security attacks

Cyber attacks come in many forms. You have ransomware, viruses, worms, and many more you should be aware of. Some attacks are more common than others, like those “Nigerian prince” scams that you might have in your spam folder, but all can be used to specifically target vulnerable businesses.

Arguably the most important type of attack you need to be wary of is a “social engineering” attack. The term describes psychological manipulation that tricks people into offering sensitive information or making security mistakes. 

Social engineering is particularly dangerous because there is no software that can stop it. It preys off human error and anyone can make mistakes. Here are the four social engineering security attacks all businesses should know.


Have you ever had a poorly written email about an Amazon order, but you hadn’t bought anything? This is an example of phishing. This attack steals sensitive information like card details and logins. 

Phishing scams can also download malware onto your device. They are the most likely attack to hit a business, with the number of businesses falling victim growing from 6% in 2015 to 9% in 2019

Whaling attacks

Whaling attacks are like phishing, only these emails target specific people. Targets are usually board members or employees with higher clearance and access to important, sensitive information, such as CEOs, CFOs, and other executives. These attacks are hard to spot. Attackers will use personal information to be as convincing as possible. A common whaling attack is an email from a ‘supplier’ of your company requesting payment.


Pretexting is often seen as the offline or human equivalent of phishing. This is where an attacker will coax information out of a victim with carefully constructed lies. They may imitate police, co-workers, bank workers, or tax officials – people who have authority and who most people would trust with sensitive information. 

They can gather extremely sensitive information through this attack, from personal addresses and phone numbers to staff holidays, bank records, and security information. Pretexting can be hard to recognise as the attacker gradually knocks down your defences and gains your trust.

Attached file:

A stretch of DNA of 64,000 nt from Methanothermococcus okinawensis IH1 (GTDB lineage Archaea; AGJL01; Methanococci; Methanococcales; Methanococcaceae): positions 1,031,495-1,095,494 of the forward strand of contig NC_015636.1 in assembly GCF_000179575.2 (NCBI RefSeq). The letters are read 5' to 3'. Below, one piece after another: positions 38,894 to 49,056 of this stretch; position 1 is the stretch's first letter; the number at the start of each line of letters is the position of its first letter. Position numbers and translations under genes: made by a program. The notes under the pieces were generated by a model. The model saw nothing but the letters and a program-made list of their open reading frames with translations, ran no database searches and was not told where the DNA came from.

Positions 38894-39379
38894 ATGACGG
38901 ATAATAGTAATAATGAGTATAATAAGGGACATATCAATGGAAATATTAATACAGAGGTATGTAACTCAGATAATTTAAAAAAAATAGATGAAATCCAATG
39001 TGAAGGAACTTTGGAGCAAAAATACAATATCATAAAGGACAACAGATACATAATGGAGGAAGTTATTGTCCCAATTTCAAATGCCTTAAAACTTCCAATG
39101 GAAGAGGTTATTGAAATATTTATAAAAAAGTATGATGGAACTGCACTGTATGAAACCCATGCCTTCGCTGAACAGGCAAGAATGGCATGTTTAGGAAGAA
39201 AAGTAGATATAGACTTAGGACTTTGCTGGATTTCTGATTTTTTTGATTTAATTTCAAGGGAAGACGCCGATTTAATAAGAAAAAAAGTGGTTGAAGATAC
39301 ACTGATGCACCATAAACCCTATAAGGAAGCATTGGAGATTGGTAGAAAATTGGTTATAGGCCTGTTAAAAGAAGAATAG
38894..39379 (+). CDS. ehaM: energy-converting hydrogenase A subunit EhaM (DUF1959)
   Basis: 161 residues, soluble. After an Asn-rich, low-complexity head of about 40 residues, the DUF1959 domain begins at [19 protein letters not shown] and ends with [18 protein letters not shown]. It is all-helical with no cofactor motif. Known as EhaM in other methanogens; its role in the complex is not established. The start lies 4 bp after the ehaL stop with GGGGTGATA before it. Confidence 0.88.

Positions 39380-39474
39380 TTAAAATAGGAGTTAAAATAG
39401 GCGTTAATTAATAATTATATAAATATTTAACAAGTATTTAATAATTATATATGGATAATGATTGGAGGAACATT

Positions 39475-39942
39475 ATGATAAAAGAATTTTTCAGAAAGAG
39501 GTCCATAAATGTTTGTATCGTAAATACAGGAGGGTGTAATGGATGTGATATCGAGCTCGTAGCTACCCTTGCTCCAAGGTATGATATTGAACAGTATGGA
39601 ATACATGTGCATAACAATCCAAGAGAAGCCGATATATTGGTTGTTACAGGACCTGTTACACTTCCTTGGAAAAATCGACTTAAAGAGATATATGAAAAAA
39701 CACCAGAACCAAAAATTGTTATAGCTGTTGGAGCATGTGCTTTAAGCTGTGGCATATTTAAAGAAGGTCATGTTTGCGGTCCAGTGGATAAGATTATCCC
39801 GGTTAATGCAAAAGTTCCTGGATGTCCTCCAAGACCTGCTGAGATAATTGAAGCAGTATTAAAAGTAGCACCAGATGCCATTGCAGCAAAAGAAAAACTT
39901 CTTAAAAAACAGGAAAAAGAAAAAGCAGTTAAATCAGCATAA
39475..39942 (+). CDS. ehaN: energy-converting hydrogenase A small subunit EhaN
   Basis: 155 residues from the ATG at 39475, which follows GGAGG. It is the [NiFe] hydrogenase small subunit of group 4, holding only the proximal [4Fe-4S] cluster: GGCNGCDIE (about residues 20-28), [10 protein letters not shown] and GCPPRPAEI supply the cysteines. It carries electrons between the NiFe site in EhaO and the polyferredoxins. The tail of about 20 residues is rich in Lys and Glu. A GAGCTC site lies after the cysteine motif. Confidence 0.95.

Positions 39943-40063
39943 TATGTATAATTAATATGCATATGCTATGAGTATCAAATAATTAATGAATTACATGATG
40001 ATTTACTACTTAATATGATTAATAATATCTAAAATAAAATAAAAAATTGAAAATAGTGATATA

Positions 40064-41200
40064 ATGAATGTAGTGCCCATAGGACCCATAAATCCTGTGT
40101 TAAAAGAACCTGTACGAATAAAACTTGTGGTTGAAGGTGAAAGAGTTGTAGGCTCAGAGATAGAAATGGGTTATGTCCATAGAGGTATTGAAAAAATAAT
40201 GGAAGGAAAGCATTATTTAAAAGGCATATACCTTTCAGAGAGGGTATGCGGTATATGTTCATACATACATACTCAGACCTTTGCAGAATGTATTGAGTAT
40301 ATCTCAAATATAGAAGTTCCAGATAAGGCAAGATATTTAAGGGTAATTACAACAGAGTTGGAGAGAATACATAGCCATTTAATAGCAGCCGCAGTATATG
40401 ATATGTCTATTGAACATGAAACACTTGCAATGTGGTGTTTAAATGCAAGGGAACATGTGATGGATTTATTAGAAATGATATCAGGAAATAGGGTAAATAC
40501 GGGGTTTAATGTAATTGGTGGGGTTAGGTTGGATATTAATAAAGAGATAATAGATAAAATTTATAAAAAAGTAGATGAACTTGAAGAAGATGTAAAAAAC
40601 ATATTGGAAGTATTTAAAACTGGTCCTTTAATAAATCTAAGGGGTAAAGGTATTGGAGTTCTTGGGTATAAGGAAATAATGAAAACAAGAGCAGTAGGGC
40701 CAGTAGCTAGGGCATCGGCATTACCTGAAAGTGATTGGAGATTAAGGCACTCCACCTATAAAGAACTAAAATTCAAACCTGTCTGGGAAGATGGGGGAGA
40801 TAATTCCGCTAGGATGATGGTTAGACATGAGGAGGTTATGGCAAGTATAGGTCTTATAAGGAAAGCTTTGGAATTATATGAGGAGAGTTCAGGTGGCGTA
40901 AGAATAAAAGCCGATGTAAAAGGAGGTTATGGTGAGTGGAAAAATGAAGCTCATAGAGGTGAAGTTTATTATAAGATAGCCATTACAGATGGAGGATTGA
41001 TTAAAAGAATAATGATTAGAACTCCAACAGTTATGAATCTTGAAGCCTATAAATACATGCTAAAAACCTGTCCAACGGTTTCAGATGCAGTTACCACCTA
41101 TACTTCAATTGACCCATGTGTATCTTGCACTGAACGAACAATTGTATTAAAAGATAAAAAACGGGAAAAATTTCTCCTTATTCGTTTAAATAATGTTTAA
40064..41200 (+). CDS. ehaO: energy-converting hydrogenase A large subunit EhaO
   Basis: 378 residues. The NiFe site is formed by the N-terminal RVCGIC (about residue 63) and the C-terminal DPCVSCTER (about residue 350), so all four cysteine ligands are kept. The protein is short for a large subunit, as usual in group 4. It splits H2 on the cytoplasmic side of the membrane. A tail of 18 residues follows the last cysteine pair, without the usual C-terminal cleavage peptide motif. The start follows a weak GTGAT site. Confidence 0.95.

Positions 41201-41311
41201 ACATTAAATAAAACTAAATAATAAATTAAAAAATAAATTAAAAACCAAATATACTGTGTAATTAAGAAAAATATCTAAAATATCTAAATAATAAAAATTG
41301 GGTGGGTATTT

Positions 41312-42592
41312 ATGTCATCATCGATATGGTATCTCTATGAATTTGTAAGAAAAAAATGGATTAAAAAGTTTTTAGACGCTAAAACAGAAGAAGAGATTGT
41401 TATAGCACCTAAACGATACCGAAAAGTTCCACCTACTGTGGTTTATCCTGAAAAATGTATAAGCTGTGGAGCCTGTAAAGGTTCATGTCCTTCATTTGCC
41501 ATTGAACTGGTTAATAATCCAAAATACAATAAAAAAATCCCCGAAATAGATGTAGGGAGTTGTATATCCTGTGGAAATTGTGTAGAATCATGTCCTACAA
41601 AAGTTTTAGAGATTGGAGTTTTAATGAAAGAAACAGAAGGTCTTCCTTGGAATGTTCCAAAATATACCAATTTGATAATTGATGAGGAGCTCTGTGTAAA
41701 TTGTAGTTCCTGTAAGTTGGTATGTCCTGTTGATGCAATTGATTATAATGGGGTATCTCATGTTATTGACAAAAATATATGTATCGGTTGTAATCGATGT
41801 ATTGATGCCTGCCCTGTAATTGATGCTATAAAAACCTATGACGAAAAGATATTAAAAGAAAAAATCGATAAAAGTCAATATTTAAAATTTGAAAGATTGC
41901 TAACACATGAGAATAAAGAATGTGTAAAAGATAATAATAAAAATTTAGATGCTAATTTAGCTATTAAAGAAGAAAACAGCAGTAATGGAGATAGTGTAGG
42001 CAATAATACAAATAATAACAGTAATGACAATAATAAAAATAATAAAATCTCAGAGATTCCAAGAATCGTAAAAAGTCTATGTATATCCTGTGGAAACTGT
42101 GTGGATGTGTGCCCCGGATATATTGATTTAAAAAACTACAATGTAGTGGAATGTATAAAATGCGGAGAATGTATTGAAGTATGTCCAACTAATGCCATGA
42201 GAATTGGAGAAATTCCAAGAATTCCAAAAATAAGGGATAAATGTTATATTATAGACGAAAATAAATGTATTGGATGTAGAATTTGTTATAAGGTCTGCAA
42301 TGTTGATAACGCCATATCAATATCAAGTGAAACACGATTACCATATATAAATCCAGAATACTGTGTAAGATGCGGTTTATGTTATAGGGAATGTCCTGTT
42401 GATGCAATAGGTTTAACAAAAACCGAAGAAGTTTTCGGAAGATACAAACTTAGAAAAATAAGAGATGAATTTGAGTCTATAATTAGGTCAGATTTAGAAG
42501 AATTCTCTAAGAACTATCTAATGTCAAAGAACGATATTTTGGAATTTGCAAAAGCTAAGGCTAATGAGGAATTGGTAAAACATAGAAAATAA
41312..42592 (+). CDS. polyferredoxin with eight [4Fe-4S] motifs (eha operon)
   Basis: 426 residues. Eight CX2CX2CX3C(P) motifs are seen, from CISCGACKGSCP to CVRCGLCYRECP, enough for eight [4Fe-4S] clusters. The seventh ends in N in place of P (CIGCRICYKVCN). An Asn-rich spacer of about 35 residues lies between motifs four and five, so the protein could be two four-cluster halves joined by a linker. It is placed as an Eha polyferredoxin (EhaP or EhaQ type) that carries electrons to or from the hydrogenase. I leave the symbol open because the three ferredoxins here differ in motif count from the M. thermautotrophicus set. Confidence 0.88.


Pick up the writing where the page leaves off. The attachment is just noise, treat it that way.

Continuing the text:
Baiting attacks use false promises that offer something enticing to the victim in exchange for sensitive information. These attacks are used to steal the victim’s personal information or download malware onto their system. 

A popular baiting technique is to leave an authentic-looking USB infected with malware in a place where they know the victim will see it. The hope is that the victim will plug in the USB so it can infect the system.

Almost half of UK businesses fell victim to a cyber breach or attack in the past 12 months. For what’s at stake – damaged reputation, loss of profits, disruption – sidestepping proper protection and security measures is just not worth it. By investing in the right security measures and taking the time to educate your staff on the malicious attacks out there, you can regain some control and secure a stronger, more stable future for your business.

Nisyst Cyber Security’s a team of engineers pride themselves on offering expert advice and tailored solutions for all your security and compliance needs. Give your business the best protection by calling us today on 01204 706000.